Over the past few years in which Oracle
That's more bad news for beleaguered SAP shareholders. In 2007, the company lost Shai Agassi, who was considered the next in line for the CEO gig. There was also January's revenue warning for license revenues, on which news the stock plunged 8%.
As for the lawsuit, we must travel back to 2004. Back then, Oracle spent billions on companies such as PeopleSoft and J.D. Edwards to bulk up its business-application offerings and compete head-on with SAP. To help counter the threat, SAP purchased a small company, TomorowNow (TN), in January 2005.
TN provides cut-rate maintenance services for products from PeopleSoft and J.D. Edwards. For SAP, the aim was to pinch Oracle's revenue streams and to capture some customers.
The problem is that TN was a little too enthusiastic and downloaded thousands of documents from Oracle's support site. Employees even used fake contact information to gain access.
But as I mentioned in an earlier article, I think this is really a side show. What are the actual damages to Oracle? Don't many companies go to competitor sites and use fake contact information?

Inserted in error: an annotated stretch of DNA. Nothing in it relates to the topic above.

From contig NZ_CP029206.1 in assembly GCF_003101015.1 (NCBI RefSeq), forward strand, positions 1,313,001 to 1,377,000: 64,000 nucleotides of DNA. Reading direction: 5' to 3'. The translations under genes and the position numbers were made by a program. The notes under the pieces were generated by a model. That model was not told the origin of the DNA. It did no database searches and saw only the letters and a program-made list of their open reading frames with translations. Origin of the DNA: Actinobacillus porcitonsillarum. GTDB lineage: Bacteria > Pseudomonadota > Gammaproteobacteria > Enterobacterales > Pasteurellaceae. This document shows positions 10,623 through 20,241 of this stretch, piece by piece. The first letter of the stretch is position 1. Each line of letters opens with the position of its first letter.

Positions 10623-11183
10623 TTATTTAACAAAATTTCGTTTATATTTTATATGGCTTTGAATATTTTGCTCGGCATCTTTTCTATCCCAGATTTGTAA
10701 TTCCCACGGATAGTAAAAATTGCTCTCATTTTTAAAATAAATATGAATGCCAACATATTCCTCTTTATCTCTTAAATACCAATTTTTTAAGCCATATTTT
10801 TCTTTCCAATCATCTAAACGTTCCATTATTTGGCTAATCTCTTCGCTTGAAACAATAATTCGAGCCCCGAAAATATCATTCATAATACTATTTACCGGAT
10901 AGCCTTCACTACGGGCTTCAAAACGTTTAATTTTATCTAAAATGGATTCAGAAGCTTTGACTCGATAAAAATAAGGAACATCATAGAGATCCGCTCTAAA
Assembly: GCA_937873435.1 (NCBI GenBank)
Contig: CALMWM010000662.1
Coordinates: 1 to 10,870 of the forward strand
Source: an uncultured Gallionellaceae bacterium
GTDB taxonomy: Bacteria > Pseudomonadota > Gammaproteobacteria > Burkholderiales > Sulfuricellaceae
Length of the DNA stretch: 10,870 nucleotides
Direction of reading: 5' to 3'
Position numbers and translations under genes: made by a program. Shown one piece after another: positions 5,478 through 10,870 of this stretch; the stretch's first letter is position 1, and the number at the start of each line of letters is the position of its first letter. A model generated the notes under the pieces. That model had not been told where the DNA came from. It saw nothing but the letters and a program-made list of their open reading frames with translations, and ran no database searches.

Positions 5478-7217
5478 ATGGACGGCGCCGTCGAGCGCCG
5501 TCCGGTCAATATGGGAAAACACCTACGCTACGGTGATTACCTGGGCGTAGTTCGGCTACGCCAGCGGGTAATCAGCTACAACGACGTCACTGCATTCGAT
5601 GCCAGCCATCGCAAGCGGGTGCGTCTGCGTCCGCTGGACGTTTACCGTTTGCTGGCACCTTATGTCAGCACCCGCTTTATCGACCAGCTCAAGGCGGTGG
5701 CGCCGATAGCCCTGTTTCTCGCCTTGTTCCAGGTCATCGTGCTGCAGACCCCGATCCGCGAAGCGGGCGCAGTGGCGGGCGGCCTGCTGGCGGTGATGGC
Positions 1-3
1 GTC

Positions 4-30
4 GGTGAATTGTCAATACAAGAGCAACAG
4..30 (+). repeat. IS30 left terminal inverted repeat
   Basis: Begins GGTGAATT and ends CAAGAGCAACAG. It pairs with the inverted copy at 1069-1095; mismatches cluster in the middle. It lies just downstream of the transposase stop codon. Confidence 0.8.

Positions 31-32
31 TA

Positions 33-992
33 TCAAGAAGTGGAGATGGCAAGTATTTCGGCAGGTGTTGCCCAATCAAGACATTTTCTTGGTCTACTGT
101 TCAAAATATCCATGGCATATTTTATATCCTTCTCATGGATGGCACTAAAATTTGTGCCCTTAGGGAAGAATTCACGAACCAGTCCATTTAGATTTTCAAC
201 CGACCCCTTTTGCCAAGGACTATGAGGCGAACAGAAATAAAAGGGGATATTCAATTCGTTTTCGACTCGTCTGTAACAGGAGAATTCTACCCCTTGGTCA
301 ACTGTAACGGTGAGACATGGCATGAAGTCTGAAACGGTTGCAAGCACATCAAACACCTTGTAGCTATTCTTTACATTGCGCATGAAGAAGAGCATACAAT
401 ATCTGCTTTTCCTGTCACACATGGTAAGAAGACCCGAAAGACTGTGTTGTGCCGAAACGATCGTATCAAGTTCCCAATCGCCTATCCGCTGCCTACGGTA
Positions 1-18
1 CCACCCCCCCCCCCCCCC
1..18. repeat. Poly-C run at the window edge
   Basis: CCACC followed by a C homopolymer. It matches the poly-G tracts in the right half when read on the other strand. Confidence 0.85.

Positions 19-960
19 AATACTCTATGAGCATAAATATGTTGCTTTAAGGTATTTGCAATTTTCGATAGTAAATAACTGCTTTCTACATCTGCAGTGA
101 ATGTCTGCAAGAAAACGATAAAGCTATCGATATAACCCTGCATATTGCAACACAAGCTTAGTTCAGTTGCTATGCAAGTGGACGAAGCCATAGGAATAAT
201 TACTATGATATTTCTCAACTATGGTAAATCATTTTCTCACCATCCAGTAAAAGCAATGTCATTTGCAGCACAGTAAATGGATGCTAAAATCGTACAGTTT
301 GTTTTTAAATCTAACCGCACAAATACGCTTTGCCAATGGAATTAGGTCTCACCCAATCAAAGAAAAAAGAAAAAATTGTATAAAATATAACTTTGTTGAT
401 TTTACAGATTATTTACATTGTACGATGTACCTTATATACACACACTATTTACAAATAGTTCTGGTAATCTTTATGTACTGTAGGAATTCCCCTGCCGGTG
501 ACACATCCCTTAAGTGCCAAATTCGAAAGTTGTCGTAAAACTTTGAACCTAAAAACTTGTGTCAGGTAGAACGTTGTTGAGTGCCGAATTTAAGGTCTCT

Now it's a federal case, and perhaps Oracle can get some PR traction from the episode. For some customers, that might be a key factor in making a software decision.
Another benefit for Oracle is that TN may fade away. Because of the legal overhang, it's reasonable to assume that potential customers will be put off, and that means staying with Oracle.
Yet for companies the size of Oracle and SAP, these things are fairly trivial.
Instead, the main thing for investors to consider is that Oracle has a clear strategy for growth: buying up companies. Some of the recent deals include the $3.3 billion purchase of Hyperion Solutions in April and the $495 million acquisition of Agile Software
Despite the merger-and-acquisition success at Oracle, IBM
- Oracle Releases the Hounds
- Oracle Sues SAP, Overstates Business Progress
- Oracle Still a Hyperactive Acquirer